UBS Group, which manages $2.6 trillion in assets for some of the world’s wealthiest people, will now advise private clients to opt for sustainable investments over more traditional options when appropriate, the first major financial institution to do so.
While traditional investments will remain most suitable in some circumstances, UBS UBS, -0.89% believes a 100% sustainable portfolio can deliver similar or potentially higher returns compared to traditional investment portfolios and offer strong diversification for clients investing globally, the company said Thursday. Year to date, major sustainable indices have performed better than traditional equivalents, in some cases because of falling oil prices CL00, as the global economy softens under the impact of COVID-19.
In fact, the timing of the UBS announcement is linked to wider adoption of the “build back better” mindset favoring sustainable practices as the global economy recovers from the pandemic.
“COVID-19 has put the exclamation point on one of the most important shifts in financial services in a generation,” said Tom Naratil, co-president of UBS Global Wealth Management and president of UBS Americas. “The pandemic has brought the vulnerability and interconnected nature of our societies and industries to the forefront of investors’ minds and shown that sustainability considerations cannot be ignored.”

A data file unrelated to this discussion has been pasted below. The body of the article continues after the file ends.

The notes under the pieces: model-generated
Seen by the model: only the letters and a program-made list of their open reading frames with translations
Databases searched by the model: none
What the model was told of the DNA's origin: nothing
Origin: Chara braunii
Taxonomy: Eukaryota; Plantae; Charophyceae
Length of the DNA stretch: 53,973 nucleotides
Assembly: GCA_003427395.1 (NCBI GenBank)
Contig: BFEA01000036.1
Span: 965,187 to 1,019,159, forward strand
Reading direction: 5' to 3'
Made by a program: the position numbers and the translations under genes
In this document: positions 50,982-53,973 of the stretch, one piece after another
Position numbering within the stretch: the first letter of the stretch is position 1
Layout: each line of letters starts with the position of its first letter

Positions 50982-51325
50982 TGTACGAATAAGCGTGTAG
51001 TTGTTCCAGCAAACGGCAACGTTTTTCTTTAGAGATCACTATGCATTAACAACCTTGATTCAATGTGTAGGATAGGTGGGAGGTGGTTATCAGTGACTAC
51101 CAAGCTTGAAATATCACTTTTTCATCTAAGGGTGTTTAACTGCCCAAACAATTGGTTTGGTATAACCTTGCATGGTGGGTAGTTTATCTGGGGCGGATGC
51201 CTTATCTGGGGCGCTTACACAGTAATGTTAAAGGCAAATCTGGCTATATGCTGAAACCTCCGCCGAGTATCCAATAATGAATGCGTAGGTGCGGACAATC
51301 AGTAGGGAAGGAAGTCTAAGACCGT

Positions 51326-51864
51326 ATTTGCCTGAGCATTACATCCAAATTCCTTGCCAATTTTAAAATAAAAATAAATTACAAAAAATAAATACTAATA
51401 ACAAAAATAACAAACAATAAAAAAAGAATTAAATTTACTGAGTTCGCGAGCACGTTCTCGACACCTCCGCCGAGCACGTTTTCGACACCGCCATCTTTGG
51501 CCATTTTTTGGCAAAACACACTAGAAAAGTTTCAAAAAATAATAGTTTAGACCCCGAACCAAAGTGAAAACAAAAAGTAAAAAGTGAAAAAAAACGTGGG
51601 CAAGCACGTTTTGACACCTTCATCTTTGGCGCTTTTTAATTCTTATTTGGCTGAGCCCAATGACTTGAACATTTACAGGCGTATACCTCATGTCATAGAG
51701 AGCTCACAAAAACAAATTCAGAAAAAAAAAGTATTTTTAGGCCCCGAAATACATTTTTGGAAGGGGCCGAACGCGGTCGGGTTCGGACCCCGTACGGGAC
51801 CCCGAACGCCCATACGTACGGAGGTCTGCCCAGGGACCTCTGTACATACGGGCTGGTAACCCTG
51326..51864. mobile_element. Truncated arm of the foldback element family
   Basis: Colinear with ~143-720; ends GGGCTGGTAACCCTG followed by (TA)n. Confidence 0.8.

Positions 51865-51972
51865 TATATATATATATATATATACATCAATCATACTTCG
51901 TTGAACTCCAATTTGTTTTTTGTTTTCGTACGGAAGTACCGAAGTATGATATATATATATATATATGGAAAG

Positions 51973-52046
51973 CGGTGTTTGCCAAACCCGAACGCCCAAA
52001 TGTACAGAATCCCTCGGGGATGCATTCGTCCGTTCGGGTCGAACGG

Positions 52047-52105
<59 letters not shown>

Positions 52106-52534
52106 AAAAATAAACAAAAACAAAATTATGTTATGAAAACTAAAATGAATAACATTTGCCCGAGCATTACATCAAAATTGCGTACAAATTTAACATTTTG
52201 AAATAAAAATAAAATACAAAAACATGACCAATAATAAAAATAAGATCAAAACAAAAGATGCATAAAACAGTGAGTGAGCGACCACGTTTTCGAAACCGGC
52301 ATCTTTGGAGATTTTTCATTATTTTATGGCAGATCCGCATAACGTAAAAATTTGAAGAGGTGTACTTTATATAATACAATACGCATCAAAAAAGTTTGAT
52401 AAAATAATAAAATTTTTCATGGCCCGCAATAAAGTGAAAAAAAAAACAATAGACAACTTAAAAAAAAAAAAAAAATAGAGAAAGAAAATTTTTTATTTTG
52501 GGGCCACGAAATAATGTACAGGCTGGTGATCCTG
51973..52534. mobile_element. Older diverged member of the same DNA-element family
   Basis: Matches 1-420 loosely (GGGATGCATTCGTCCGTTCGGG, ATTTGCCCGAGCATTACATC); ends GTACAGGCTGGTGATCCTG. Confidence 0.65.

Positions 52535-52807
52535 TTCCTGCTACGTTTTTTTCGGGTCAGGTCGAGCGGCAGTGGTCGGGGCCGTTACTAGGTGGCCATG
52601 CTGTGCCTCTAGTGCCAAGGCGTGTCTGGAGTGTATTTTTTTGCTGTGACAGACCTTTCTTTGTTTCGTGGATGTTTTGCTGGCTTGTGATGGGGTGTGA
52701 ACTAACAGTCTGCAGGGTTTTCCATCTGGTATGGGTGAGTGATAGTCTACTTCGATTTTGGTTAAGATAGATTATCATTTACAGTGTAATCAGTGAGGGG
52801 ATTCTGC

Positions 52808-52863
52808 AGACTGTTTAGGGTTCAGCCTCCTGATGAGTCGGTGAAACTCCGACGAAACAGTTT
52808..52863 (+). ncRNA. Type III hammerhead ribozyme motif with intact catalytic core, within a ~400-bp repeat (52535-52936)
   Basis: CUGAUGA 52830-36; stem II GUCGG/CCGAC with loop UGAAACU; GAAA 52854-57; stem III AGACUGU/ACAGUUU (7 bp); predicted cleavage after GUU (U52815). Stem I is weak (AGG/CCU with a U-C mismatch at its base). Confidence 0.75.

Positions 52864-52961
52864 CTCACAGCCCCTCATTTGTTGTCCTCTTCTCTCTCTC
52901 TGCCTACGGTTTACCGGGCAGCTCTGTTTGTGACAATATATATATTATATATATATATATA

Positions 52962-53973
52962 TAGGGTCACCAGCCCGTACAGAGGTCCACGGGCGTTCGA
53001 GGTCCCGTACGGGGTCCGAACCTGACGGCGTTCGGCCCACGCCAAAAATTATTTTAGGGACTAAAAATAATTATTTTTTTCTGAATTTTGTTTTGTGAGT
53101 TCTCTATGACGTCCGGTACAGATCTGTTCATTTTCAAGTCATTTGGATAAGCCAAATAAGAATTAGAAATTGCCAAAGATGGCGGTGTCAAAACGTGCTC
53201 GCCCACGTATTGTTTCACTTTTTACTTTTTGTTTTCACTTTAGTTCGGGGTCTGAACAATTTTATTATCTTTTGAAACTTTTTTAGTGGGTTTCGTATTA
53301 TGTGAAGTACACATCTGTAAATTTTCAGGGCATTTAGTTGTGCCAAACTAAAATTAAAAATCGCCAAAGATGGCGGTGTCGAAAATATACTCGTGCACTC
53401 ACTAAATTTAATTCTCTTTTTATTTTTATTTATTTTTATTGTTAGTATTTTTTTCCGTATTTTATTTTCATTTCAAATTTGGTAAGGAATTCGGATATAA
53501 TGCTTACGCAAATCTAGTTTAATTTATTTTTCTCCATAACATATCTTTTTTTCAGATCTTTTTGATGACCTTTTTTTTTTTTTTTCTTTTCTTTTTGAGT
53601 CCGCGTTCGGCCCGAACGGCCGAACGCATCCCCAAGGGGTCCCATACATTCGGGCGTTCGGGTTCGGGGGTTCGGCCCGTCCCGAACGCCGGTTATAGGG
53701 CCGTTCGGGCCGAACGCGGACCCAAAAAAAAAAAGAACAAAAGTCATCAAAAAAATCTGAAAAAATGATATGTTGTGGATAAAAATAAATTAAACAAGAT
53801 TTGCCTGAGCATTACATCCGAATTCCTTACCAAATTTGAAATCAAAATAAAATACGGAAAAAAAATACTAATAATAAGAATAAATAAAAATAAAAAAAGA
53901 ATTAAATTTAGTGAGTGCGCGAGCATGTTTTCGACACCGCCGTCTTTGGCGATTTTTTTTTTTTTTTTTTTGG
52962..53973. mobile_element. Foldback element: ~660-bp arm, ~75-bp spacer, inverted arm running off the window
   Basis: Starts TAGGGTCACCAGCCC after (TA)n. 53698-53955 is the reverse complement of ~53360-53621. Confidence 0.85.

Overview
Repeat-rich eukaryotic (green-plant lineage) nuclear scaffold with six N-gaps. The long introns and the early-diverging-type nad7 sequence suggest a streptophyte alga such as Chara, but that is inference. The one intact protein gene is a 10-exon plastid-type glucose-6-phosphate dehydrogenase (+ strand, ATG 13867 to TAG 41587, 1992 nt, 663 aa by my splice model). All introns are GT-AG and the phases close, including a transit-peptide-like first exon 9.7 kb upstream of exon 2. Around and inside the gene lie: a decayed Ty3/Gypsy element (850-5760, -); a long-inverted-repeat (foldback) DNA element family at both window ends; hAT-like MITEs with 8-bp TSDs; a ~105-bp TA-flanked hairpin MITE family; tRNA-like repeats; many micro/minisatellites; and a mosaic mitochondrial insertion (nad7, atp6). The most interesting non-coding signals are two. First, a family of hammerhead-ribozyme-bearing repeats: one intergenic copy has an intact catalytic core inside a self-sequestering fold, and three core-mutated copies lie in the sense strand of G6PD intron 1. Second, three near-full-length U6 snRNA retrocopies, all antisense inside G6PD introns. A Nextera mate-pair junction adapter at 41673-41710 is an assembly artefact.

Still, clients will remain in the driver’s seat, UBS said.
“Clients will have an ample set of choices and, in conversation with their advisor, will be able choose the approach that best fits their need. They may opt to include sustainable solutions alongside traditional ones in their existing portfolios, or switch to a completely sustainable asset allocation, or stick to traditional investments if that is their decision,” said Andrew Lee, head of sustainable and impact investing at UBS Global Wealth Management.
UBS clients currently have nearly $500 billion invested in its “core” sustainable assets, such as green bonds and low-carbon index funds, according to company data.
The U.S. Commodities Futures Trading Commission, banks, investment managers and investors themselves this week released a groundbreaking call for unified regulation in the U.S. around sustainability investing and called for a carbon tax; the U.S. has largely lagged Europe in getting financial agencies on side when it comes to climate-minded investing.
“As consumer preferences and policy goals shift towards sustainability, new revenue opportunities are created for more sustainability-focused companies,” said Lee. “Robust sustainable investments incorporate these sustainability considerations into the analysis alongside traditional metrics such as valuations or earnings growth, thus granting investors a broader, more holistic view of factors that can impact performance of investment portfolios. Therefore, rather than seeing them as tradeoffs, from a pure financial return perspective, we view these two goals as being in lockstep.”